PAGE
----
Owner of Used Car Dealership Admits Conspiracy to Steal Payments from U.S. Department of Defense, Bank Fraud and Money Laundering
For Immediate Release
U.S. Attorney's Office, District of New Jersey
CAMDEN, N.J. – A Burlington County, New Jersey, man today admitted his role in a conspiracy to defraud the U.S. Department of Defense (DoD), U.S. Attorney Craig Carpenito announced.
Hurriyet Arslan, 49, of Willingboro, New Jersey, pleaded guilty before U.S. District Judge Joseph H. Rodriguez in Camden federal court to an information charging him with one count of conspiracy to commit mail, wire and bank fraud, one count of bank fraud and one count of money laundering.
According to documents filed in this case and statements made in court:
Corporation 1 had a contract with the DoD to supply jet fuel to troops operating in southeast Asia. Corporation 1 employed an individual in Fort Lee, New Jersey – identified as “Victim 1” – who was responsible for communicating with the federal government through a government computer system.
Conspirators located overseas designed and deployed on the Internet fraudulent web pages (phishing pages) that resembled the public-facing website of the General Service Administration. From June 2018 through September 2018, the conspirators caused phishing e-mails to be sent to various DoD vendors, including Victim 1, in an attempt to trick the vendors into visiting the phishing pages. These e-mails appeared to be legitimate but were actually fraudulent e-mails that contained electronic links to the phishing pages. Those customers who clicked on the electronic links were directed automatically to the phishing pages, where they saw what appeared to be the GSA’s System for Award Management (SAM) website and were prompted for, and entered, their log-in credentials and personal key.
The conspirators caused Victim 1’s log-in credentials and personal key to be intercepted and transmitted, not to the GSA, but to computers and e-mail accounts that the conspirators controlled.
Arslan was the owner of Deal Automotive Sales in Florence, New Jersey. At the request of an individual in Germany, he opened a shell company based in New Jersey, with a mobile phone number and bank account. Arslan sent the mobile phone SIM card and bank account information to a conspirator in California. For doing this, Arslan received two wire transfers from someone in Turkey. Due to suspicious activity, the bank shut down the bank account, and the conspirator in California asked Arslan for his account information for Deal Automotive, which he provided.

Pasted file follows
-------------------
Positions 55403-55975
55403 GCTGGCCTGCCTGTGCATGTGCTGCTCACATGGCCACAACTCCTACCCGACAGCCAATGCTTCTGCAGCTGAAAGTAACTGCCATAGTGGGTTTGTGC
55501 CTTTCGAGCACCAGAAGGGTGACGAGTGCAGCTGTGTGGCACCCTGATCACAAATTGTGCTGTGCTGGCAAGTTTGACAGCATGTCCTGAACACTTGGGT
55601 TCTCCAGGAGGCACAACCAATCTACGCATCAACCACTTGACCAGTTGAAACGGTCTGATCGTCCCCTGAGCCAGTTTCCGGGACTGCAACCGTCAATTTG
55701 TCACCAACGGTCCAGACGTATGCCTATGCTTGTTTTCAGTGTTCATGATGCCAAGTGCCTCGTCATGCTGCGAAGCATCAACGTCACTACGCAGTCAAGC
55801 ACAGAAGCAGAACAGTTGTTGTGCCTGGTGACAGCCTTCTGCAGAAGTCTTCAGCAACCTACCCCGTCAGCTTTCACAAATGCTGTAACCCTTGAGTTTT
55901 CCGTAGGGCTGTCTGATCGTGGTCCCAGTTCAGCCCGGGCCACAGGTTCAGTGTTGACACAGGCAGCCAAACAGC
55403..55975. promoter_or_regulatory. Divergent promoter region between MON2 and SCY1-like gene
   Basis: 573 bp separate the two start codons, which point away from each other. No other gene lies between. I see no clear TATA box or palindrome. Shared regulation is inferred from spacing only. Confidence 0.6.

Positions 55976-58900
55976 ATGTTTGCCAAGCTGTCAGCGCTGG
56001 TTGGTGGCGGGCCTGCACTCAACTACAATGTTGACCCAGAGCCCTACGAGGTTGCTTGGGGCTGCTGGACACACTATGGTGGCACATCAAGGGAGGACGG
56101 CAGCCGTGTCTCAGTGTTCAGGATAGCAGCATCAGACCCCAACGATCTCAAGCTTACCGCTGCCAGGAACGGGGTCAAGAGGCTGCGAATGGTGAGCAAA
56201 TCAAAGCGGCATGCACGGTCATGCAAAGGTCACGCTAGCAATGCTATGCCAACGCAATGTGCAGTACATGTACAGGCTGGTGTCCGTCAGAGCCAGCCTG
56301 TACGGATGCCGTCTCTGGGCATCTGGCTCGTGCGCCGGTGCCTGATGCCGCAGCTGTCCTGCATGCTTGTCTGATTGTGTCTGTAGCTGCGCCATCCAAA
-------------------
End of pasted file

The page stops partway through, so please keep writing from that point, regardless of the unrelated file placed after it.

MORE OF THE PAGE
On July 27, 2018, DoD awarded Corporation 1 a $23.5 million contract to provide Aviation JA1 Turbine fuel to troops operating in southeast Asia. The conspirators used Victim 1’s log-in credentials to access Corporation 1’s government account and changed the bank account information to reflect a bank account controlled by Arslan. The conspirator in California contacted the DoD, identifying himself as Victim 1, and confirmed that Corporation 1’s payment method had been changed to the Deal Automotive Sales bank account.
DoD transferred $23.5 into Arslan’s Deal Automotive Sales bank account, which Arslan accessed at a branch in Burlington County and transferred a portion of the money to other accounts he controlled.
The counts of conspiracy and bank fraud to which Arslan pleaded guilty carry a maximum potential penalty of 30 years in prison and a fine equal to the greatest of $1 million or twice the gross profits received or gross loss from the offense. The count of money laundering to carries a maximum penalty of 10 years in prison and a fine of $250,000 or two times the gross profits received from the offense or two times the gross loss sustained by the victims. Sentencing is scheduled for April 13, 2020.
U.S. Attorney Carpenito credited criminal investigators of the United States Attorney’s Office, special agents of the U.S. Department of Defense, Defense Criminal Investigative Service, Northeast Field Office, under the direction of Special Agent in Charge Leigh-Alistair Barzey; special agents of the Department of Homeland Security, Homeland Security Investigations, under the direction of Special Agent in Charge Brian Michael; special agents of the General Service Administration, Office of Inspector General, under the direction of Acting Special Agent in Charge Stephen Lobaugh, with the investigation leading to today’s guilty plea.
The government is represented by Assistant U.S. Attorneys Jason M. Richardson and Sara Aliabadi of the U.S. Attorney=s Office Criminal Division in Camden.
Updated January 6, 2020